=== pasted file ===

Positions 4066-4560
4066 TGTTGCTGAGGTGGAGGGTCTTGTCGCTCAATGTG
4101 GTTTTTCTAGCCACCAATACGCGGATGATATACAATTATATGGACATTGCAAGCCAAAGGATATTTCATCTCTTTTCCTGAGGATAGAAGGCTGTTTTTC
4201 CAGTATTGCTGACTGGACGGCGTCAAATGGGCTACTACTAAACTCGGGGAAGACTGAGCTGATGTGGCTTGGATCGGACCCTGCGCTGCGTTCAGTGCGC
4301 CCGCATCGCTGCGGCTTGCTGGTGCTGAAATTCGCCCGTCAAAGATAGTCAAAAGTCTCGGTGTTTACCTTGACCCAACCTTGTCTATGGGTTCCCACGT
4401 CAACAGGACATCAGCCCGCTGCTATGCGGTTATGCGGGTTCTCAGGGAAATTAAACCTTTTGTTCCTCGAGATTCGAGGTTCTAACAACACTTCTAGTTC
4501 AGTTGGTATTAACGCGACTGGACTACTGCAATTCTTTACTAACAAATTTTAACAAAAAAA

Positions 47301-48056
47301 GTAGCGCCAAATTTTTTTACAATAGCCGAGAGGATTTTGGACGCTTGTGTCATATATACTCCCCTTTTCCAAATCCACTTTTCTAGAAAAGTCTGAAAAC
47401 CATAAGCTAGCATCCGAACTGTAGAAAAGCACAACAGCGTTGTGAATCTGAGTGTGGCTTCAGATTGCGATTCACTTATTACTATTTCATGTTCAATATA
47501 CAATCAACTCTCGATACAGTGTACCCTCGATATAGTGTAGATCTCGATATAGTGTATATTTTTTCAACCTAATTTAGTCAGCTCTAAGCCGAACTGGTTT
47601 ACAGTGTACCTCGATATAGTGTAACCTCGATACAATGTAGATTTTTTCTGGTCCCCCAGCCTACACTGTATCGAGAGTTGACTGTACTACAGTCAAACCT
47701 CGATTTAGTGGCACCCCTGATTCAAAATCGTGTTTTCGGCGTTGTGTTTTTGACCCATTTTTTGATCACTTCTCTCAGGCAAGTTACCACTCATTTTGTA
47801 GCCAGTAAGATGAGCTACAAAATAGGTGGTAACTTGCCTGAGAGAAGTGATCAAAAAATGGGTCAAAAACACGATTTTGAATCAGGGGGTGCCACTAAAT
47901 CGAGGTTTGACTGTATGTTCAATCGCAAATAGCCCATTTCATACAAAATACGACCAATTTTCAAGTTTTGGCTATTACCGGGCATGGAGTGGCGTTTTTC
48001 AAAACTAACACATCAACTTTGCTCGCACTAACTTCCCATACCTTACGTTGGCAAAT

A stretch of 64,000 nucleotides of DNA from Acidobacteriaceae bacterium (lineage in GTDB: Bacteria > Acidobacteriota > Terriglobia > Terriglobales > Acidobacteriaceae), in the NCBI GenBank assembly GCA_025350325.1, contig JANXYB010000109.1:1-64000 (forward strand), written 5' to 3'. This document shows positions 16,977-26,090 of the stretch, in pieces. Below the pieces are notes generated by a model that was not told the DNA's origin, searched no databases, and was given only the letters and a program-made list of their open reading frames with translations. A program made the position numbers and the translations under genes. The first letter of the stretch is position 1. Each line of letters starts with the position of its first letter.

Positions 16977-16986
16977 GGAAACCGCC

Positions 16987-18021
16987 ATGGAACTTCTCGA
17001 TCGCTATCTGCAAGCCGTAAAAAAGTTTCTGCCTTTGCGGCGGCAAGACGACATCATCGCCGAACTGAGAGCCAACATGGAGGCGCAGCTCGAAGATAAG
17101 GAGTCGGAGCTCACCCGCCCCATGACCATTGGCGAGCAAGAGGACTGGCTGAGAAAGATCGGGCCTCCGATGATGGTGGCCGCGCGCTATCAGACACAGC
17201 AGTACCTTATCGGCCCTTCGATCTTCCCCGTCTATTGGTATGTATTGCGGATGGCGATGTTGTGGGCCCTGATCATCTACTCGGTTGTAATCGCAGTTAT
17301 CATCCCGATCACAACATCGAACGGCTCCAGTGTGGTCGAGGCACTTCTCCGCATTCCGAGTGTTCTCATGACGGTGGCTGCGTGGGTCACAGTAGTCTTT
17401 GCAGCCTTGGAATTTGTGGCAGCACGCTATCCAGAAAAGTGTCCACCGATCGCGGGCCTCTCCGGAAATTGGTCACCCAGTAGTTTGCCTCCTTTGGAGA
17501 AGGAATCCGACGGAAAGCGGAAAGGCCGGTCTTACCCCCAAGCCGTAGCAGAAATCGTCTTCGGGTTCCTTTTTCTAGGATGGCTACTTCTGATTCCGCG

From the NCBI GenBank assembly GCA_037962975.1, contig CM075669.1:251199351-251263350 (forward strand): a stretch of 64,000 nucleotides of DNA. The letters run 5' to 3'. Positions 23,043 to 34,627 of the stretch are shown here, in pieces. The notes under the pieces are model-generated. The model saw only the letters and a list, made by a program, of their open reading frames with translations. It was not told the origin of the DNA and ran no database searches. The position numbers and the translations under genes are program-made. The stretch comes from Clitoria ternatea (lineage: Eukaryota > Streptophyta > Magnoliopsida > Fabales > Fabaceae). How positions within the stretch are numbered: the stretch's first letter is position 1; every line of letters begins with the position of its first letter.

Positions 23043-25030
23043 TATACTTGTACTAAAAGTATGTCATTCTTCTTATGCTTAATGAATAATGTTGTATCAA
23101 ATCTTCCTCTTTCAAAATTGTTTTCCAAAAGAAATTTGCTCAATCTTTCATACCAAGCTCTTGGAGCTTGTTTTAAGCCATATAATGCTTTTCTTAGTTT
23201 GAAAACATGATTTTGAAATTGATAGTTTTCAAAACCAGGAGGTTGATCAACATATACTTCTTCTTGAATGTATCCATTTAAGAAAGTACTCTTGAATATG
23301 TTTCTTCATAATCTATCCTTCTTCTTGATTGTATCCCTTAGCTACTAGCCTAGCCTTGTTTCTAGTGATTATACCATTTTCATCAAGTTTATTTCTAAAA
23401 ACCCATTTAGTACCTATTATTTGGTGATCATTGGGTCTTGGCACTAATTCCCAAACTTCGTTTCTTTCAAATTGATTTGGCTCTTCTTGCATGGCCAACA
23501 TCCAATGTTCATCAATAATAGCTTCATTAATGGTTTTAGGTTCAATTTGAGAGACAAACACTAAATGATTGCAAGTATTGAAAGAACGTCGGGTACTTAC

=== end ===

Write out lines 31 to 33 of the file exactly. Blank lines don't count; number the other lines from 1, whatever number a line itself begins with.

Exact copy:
23101 ATCTTCCTCTTTCAAAATTGTTTTCCAAAAGAAATTTGCTCAATCTTTCATACCAAGCTCTTGGAGCTTGTTTTAAGCCATATAATGCTTTTCTTAGTTT
23201 GAAAACATGATTTTGAAATTGATAGTTTTCAAAACCAGGAGGTTGATCAACATATACTTCTTCTTGAATGTATCCATTTAAGAAAGTACTCTTGAATATG
23301 TTTCTTCATAATCTATCCTTCTTCTTGATTGTATCCCTTAGCTACTAGCCTAGCCTTGTTTCTAGTGATTATACCATTTTCATCAAGTTTATTTCTAAAA